Saudi Journalist Disappears in Saudi Consulate in Turkey

Why some ARRSErs are so nervous? It is above my understanding. Overemotional reactions could lead to high blood pressure to problems with heart.
Weighing in at 118kg and saying you’re not well, methinks your BP is a tad high.
 
Their Ministry of Foreign Affairs appears to disagree.....



Put out on the KSA Ministry of Foreign Affairs English twitter feed.
Classic. They seem to be following Iranian examples. I wonder if we’ll be the new ‘little Satan’?

I did look up how much oil we import from KSA. Not a great deal percentage wise
 
However this is not carte Blanche. If a diplomat (and their family) break local laws, they can be PNGd and forced to leave. Most western counties (weo USA) adopt the principle that if there is an equivalent law at home (and roughly equivalent punishment) the diplomat should be tried locally, subject to getting a fair hearing. Locally employed staff enjoy no such immunity and are this very vulnerable to the visscitudes of the HN.
This is the bit that matters imho and the interpretation on a case by case basis by the countries involved. That's what I'm getting at. In principle these matters are covered no doubt.
 
If you mean the Iranian Embassy siege (1980) it was actually a small point that the UK conveniently forgot, as they apparently never had Iranian permission to enter the Embassy and Iran never asked the UK to intervene.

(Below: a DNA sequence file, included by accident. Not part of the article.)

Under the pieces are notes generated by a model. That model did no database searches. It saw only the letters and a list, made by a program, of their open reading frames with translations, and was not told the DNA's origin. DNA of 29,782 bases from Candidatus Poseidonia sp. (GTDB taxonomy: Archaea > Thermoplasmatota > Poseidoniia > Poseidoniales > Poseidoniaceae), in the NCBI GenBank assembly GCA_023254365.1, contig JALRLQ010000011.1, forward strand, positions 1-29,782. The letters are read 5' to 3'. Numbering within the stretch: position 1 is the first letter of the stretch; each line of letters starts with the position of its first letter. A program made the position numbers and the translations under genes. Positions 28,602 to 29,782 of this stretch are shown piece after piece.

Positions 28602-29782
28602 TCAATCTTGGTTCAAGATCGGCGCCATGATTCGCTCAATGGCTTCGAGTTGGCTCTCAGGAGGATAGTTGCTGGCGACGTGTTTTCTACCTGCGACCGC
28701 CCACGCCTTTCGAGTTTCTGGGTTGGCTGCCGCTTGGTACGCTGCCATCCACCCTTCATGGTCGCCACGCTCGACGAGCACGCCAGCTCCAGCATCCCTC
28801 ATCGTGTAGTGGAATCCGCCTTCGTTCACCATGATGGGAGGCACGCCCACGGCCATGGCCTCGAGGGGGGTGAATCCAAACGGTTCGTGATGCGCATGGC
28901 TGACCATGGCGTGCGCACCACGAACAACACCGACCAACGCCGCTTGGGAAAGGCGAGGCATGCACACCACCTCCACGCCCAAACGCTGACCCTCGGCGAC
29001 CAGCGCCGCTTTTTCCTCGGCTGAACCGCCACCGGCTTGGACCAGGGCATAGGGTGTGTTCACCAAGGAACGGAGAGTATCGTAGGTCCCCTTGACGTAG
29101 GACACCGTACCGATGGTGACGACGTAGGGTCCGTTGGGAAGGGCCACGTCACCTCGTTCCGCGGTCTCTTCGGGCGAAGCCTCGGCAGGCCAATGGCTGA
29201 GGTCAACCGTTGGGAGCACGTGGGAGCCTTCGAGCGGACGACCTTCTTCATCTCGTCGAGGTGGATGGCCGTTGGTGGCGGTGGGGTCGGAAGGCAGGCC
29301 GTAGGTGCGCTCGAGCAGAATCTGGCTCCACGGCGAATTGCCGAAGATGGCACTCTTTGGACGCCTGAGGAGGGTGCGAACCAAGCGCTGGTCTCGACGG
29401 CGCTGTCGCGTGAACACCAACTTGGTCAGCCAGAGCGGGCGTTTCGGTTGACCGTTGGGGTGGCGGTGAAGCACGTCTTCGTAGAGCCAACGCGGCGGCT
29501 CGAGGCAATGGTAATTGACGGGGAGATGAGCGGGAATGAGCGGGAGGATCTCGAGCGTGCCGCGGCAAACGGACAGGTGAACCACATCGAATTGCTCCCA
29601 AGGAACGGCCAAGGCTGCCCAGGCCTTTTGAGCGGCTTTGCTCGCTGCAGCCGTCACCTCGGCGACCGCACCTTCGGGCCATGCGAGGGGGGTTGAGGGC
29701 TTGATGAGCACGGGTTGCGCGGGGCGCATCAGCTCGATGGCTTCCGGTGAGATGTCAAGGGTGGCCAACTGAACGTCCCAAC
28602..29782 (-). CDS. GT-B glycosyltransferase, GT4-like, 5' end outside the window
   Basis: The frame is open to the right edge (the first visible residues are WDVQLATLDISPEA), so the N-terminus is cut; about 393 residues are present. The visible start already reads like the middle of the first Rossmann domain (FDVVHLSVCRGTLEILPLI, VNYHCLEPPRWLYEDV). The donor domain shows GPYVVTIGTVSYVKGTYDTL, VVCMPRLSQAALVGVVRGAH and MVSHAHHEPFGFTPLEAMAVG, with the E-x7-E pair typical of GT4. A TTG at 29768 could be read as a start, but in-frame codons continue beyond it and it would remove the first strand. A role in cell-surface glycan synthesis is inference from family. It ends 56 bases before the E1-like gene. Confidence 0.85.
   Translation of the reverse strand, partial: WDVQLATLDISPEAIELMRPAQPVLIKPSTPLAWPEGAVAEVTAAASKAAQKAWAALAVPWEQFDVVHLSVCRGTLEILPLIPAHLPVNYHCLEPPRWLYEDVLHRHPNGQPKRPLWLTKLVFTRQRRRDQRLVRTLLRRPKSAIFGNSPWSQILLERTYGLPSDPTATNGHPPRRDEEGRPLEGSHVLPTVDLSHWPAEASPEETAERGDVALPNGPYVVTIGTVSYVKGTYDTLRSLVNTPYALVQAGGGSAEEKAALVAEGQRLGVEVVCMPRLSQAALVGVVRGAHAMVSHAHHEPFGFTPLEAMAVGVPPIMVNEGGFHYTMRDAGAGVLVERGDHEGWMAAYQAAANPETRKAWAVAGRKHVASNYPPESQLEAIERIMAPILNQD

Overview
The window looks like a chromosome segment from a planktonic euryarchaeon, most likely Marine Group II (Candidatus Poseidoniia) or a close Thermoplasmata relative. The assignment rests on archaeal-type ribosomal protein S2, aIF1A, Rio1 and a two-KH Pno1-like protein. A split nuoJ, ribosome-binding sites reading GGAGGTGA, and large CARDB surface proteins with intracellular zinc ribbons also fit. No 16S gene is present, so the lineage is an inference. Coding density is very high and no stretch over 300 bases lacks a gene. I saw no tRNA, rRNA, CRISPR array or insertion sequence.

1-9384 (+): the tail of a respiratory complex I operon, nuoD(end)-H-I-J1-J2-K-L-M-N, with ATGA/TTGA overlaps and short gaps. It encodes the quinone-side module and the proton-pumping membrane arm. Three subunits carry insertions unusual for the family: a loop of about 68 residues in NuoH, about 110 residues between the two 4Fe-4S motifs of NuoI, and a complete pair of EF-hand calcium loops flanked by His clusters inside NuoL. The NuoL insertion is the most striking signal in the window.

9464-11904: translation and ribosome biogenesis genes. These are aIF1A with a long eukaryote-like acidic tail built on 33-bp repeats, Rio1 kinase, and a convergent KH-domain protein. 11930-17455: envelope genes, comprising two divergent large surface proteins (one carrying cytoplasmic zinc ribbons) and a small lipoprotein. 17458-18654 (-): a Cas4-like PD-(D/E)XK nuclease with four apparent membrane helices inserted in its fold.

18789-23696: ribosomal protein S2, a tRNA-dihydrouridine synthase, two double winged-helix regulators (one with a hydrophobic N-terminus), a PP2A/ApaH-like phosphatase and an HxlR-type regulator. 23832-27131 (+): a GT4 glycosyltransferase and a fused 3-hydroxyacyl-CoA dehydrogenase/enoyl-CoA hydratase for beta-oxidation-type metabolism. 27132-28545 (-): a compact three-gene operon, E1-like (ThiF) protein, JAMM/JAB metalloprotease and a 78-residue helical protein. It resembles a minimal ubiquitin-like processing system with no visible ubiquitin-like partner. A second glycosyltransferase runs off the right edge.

Another example, though, may be the shooting of WPC Fletcher from the Libyan Embassy in 1984. Although arrests were made over 30 years later the inquiry was dropped for 'national security reasons'.
I think he is referring to the siege of the US Embassy in Tehran and the abduction of the US staff.
 
The last US Ambassador, Jon Bass, left Ankara over 14 months ago (for Kabul); luckily the Chargé, Phil Kobsett, is an old Turkey hand and a contemporary (in both Ankara and DC) of the British Ambassador, Sir Dominick Chilcott. But still not the same as having an accredited HOM.

The Stare Department is in a terrible state. They’ve been sidelined by the current administration and morale is at an all-time low, with the best and the brightest leaving in droves.
On that topic, thought you might enjoy this sentiment

Rory Stewart, then a back bench MP, was talking in Parliament on 28 NOV 2011 in a North African and Near/Middle East debate

At this time we need to remember that that very modest investment in the Foreign Office—only £1 billion a year on its core costs, if we exclude the British Council and the World Service—is an extremely wise insurance and investment.

We need to remember at times like this how vital is the ability to set out our limits, to set out a strategy and vision, to explain exactly, as this Government are doing, and to continue to explain more clearly to the public, exactly what Britain believes and what our strategy is—that peculiar mixture of pragmatism and belief in rights, a belief not just in ideals but in common sense, expressed in a world that understands that today of all times a residence can be much more powerful than a regiment, a Tuareg specialist than a Tornado, an Arabist than an aircraft carrier, and that the Foreign Office is our strength, our nation, and our defence.
North Africa and the Near and Middle East - Hansard

Probably a point for another thread, but the belief in the death of expertise and the denigration of career civil service is a cause of both capability and influence loss.
 
Great sentiment. I (modestly) think that I achieved more in the defence and security of the UK as a diplomat that I ever did in 27 years of being in the Air Force.

Swinging back to Turkey, Sir Dominick in Ankara has held four HOMs; he was run out of Teheran by those pesky students in 2011, after leading staff to safety from the burning chancery.